There’s no doubt Richmond — with a population of predominantly Asian descent — enjoys a generous helping of Asian language on signs, shops, advertising, real estate newspapers and mail outs.
But a delegation preparing to present its case to city council claims Richmond’s plate is now piled too high with the Chinese language and is asking for a more balanced diet of Canada’s official English and French tongue.
Residents Kerry Starchuk and Ann Merdinyan have spent the last eight months researching the issue, taking photos and gathering signatures for a 1,000-strong petition, before they face city council on Monday.
Starchuk and Merdinyan — who’ve sat in on many of the city’s intercultural advisory committee meetings over the last six months — say the amount of Chinese-only literature they’ve photographed over the past couple of years has gotten “way out of hand.”
And, with a view to “increasing racial harmony,” Starchuk is asking the city to consider adopting the same policy as Aberdeen Centre, where two thirds of any signage has to have English and French.
“We’re not saying there shouldn’t be Chinese language on signs,” Starchuk told the News.
“I’ve lived in Richmond all my life and I enjoy having so many different cultures in the city.
“But this isn’t right and it’s all the way through Richmond, not just the city centre and the lack of English is way out of proportion.”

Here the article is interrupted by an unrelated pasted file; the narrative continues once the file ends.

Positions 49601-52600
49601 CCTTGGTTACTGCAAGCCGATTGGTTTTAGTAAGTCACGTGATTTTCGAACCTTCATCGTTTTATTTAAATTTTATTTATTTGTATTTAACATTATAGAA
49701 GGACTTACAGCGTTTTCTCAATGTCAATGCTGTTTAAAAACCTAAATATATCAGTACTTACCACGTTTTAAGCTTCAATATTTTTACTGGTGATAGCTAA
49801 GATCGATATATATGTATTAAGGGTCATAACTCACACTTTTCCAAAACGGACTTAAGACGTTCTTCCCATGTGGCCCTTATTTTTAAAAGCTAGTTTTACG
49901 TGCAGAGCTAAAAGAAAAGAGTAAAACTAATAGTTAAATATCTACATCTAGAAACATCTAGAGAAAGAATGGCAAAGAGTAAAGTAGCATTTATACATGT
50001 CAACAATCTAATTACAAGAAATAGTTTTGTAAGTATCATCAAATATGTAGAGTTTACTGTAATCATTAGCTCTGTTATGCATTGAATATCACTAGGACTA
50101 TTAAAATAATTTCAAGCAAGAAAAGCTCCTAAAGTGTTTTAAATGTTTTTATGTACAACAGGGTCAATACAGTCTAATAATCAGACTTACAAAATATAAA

Starchuk said if someone, such as city council, doesn’t “get a handle on it” soon, there may come a time when there’ll be no English to be seen.
“If this is our Canadian identity, then it’s not very inclusive is it?” said Starchuk, who added she won’t drive up the north end of No. 3 Road anymore because the predominantly Chinese signage.
“This is not cultural harmony because I have no idea what these signs, advertising and the real estate papers are saying.
“We value Richmond and we value our Canadian identity and I hope that comes across with our presentation.”
Aberdeen Centre spokeswoman Joey Kwan confirmed it has a signage policy for all of its retailers, with at least 70 per cent English/French and the remaining 30 per cent a language of the retailer’s choice.
Starchuk, who says she’s been researching the subject off and on for three years, feels Aberdeen’s approach is the way forward.
“Up the top of No. 3 Road is one thing, but it’s crept further and further down into all of Richmond and into my neighbourhood,” she said.
“When you drive down your own street and you can’t read many of the signs and can’t read half of the stuff that comes to your door, something’s wrong with that.”
Starchuk has approached several members of city council in the past with her issue and, according to her, she didn’t gain much traction.
“The discussion needs to be opened up about this and that’s ultimately what we’re trying to do here.”